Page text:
Thursday, May 5, 2011

Committed to Excellence? Yeah, you and every other firm.

Ross Fishman's "The 20 Best Law Firm Tag Lines. Is your firm "Committed to Mediocrity TM"?" at Ross's Law Marketing Blog. Fishman's right: tag lines are hard. I'm not sure how much time, effort and money it took Apple to come up with "Think Different," though I'm guessing it was more than the AmLaw 100 spent on their own tag lines. Combined. But you don't have to spend a lot of money to get a good tag line, you just have to, well, think different. As in "what's different about our firm, and how can we articulate it in a tag line?" (Hint: it's not focus. Or size. Or geography. Or confidence. Or intelligence. Or success. Or results.) Read the post. It's funny and you'll learn something. And you just might be compelled to revise your tag line when you're done. Because your competition is probably "Committed to Excellence" too.

Wednesday, May 4, 2011

Sorry Mr Sedaka: starting up is hard to do, too.

Heather Townsend's "Ten things you MUST do before starting a business" at The Efficiency Coach's Partnership Potential blog. This post is for lawyers thinking about striking it out on their own. And for those who have already started a firm. And those just beginning to scratch out an idea on the back of a napkin. And even those who don't think they'll ever hang out their own shingle. Does that cover everyone? Good. Townsend's post compiles ten pieces of solid, practical advice for generating success, advice that will help you focus your efforts and maximize the value of your time NOT spent on client work. Read it and you'll agree.

Tuesday, May 3, 2011

Earning your stripes at 3:00 am: fixing client problems is the best business development tool ever.

Betsy Munnell's "What Do Blogging and Vegas Have in Common?? ....Building a Niche Law Practice in the Digital Age" on her blog. Marketing and business development weren't always about blog posts and tweets and Facebook pages. Back in the day, a lawyer did her best networking when she was doing her best work. Munnell's post reminds us of that, even as she looks at digital tools as a way to enhance your reputation in today's world, where "personal interaction is at a premium." Are the good old days gone forever? Maybe. Or maybe you just have to do it differently, to build a reputation online so that you don't have to start building it from scratch at each and every in-person encounter offline. Either way, your reputation is just the starting point. You always have to earn your stripes the old-fashioned way: adding value. This post reminds us of that.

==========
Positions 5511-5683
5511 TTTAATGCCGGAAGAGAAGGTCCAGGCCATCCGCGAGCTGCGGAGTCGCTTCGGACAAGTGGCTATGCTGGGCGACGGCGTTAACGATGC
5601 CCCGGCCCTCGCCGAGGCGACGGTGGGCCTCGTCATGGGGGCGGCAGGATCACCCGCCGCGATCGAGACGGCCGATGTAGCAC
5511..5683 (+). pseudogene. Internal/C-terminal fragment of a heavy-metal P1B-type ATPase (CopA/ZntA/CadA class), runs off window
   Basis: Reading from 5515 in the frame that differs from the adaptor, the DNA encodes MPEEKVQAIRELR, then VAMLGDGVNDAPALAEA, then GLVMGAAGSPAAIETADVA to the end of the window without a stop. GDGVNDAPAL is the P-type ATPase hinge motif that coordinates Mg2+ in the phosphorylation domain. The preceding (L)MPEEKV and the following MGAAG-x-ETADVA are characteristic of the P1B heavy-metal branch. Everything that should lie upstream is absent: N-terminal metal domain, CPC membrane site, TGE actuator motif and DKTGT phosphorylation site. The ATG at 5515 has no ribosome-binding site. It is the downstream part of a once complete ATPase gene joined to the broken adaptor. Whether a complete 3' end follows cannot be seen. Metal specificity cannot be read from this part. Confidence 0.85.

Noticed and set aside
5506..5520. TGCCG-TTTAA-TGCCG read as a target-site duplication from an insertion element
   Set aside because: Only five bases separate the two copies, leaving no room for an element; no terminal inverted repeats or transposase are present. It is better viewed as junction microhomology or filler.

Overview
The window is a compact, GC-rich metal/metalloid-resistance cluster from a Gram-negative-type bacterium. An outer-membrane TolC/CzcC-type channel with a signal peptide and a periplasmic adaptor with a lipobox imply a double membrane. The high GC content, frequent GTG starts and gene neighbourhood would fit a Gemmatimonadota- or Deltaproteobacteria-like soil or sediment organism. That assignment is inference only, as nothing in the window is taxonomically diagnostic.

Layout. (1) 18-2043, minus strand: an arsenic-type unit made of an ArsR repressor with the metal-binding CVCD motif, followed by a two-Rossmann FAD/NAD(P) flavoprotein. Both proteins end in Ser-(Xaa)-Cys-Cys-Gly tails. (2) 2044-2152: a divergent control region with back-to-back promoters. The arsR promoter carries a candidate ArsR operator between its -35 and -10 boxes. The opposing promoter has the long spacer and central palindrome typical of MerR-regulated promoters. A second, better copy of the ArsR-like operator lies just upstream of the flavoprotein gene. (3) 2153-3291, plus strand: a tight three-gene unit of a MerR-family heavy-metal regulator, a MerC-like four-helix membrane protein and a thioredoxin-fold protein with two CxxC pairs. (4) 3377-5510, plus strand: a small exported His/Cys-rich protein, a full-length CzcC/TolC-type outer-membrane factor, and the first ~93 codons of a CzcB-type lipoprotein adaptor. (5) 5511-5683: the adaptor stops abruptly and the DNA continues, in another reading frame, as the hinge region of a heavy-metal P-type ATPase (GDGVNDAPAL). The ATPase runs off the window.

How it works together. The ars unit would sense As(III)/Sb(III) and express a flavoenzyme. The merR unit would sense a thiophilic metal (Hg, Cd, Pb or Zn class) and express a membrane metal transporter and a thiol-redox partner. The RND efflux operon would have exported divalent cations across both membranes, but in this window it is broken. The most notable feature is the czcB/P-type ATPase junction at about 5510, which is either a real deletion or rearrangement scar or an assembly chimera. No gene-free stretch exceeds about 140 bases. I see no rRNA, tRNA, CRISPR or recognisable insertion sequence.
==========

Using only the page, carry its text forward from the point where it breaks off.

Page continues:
Monday, May 2, 2011

Trying to get from here to there? It won't be easy.

Adam Richardson's "Lessons from the Three Cups of Tea Controversy" on The Conversation at the Harvard Business Review. I generally try to avoid making connections of the "what folding my shirts in the all-night laundromat has taught me about running a law practice" variety, but I couldn't help it this time. Because Richardson's post about the Three Cups of Tea controversy contains a couple of lessons about setting goals and effecting change that law firm leaders need to know. Now more than ever.

Change is hard, often harder than one could ever imagine. The change itself doesn't have to be significant or even important. Want to implement a new CRM system? Bring greater discipline to your business development and marketing budget? Create an environment where partners regularly talk to each other about business opportunities? It doesn't matter, because what you're really trying to do is change habits, culture, and attitudes. And that is hard. Read the post. It doesn't have the answers, but it will help you better understand the challenges you're facing.